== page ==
Objectives The study sought to explore the association between different breakfast patterns and CV risk factors and the presence, distribution, and extension of subclinical atherosclerosis.
Methods Cross-sectional analysis was performed within the PESA (Progression of Early Subclinical Atherosclerosis) study, a prospective cohort of asymptomatic (free of CV events at baseline) adults 40 to 54 years of age. Lifestyle and multivascular imaging data along with clinical covariates were collected from 4,052 participants. Multivariate logistic regression models were used in the analysis.
Results Three patterns of breakfast consumption were studied: high-energy breakfast, when contributing to >20% of total daily energy intake (27% of the population); low-energy breakfast, when contributing between 5% and 20% of total daily energy intake (70% of the population); and skipping breakfast, when consuming <5% of total daily energy (3% of the population). Independent of the presence of traditional and dietary CV risk factors, and compared with high-energy breakfast, habitual skipping breakfast was associated with a higher prevalence of noncoronary (odds ratio: 1.55; 95% confidence interval: 0.97 to 2.46) and generalized (odds ratio: 2.57; 95% confidence interval: 1.54 to 4.31) atherosclerosis.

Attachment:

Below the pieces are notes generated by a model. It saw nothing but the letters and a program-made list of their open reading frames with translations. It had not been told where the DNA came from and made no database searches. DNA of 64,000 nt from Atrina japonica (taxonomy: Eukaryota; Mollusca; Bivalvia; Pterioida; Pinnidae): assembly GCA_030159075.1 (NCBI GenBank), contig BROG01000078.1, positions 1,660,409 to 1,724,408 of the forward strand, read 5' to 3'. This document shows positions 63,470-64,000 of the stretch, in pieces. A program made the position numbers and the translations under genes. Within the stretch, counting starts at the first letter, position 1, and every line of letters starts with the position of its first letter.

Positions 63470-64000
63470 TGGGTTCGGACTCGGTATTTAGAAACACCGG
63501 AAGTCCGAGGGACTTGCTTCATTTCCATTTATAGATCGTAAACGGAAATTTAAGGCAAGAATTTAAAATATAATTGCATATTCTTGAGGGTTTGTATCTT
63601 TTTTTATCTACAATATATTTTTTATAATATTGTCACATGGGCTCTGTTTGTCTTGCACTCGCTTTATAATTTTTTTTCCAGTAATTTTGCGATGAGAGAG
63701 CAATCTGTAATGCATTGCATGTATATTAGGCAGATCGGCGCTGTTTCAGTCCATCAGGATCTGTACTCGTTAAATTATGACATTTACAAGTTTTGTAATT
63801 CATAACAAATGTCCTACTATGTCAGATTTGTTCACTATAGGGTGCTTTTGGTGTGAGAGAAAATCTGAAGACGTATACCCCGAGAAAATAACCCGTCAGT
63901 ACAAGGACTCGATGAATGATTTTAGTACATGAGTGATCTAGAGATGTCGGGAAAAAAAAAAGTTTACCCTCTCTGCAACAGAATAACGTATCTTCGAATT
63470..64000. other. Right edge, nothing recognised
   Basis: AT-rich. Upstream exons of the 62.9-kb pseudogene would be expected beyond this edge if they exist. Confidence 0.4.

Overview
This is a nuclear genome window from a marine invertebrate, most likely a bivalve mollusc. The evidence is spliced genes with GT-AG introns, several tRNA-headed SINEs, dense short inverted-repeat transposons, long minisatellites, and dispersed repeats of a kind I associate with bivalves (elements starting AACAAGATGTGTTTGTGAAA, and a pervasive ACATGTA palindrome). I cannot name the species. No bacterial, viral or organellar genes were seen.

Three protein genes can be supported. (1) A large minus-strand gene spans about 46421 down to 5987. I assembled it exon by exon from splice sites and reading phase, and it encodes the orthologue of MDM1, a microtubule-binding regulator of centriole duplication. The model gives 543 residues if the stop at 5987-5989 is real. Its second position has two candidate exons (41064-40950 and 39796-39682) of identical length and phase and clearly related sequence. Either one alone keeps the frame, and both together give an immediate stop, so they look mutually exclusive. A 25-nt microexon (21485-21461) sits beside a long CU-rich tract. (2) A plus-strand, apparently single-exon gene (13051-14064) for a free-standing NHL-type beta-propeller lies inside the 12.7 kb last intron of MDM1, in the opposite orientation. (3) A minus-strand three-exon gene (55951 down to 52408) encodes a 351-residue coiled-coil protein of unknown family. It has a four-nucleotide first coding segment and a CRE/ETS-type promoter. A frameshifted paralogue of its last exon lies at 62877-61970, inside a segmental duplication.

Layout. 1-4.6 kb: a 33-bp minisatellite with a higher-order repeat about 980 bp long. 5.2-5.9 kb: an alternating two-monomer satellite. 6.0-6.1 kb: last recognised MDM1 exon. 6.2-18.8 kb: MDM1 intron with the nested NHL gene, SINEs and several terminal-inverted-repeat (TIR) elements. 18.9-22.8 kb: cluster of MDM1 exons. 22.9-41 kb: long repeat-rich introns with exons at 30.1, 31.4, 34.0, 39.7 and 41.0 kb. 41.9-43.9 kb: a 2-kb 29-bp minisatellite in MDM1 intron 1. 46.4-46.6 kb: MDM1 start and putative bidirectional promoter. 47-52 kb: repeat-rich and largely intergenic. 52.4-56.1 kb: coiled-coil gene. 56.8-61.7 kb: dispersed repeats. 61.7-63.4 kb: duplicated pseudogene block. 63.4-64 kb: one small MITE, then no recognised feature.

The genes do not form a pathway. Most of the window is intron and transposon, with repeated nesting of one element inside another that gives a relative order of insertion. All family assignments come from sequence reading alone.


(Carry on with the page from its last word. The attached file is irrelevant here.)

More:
Conclusion Skipping breakfast is associated with an increased odds of prevalent noncoronary and generalized atherosclerosis independently of the presence of conventional CV risk factors. (Progression of Early Subclinical Atherosclerosis [PESA]; NCT01410318)
Several conditions associated with the development of cardiovascular disease (CVD) such as diabetes (1), obesity (2), hypertension (3), and dyslipidemia (4) are known to be modifiable by changes in lifestyle. Among lifestyle factors, our diet, including both the nutritional quality and our acquired eating patterns, constitutes a major target of CVD prevention strategies.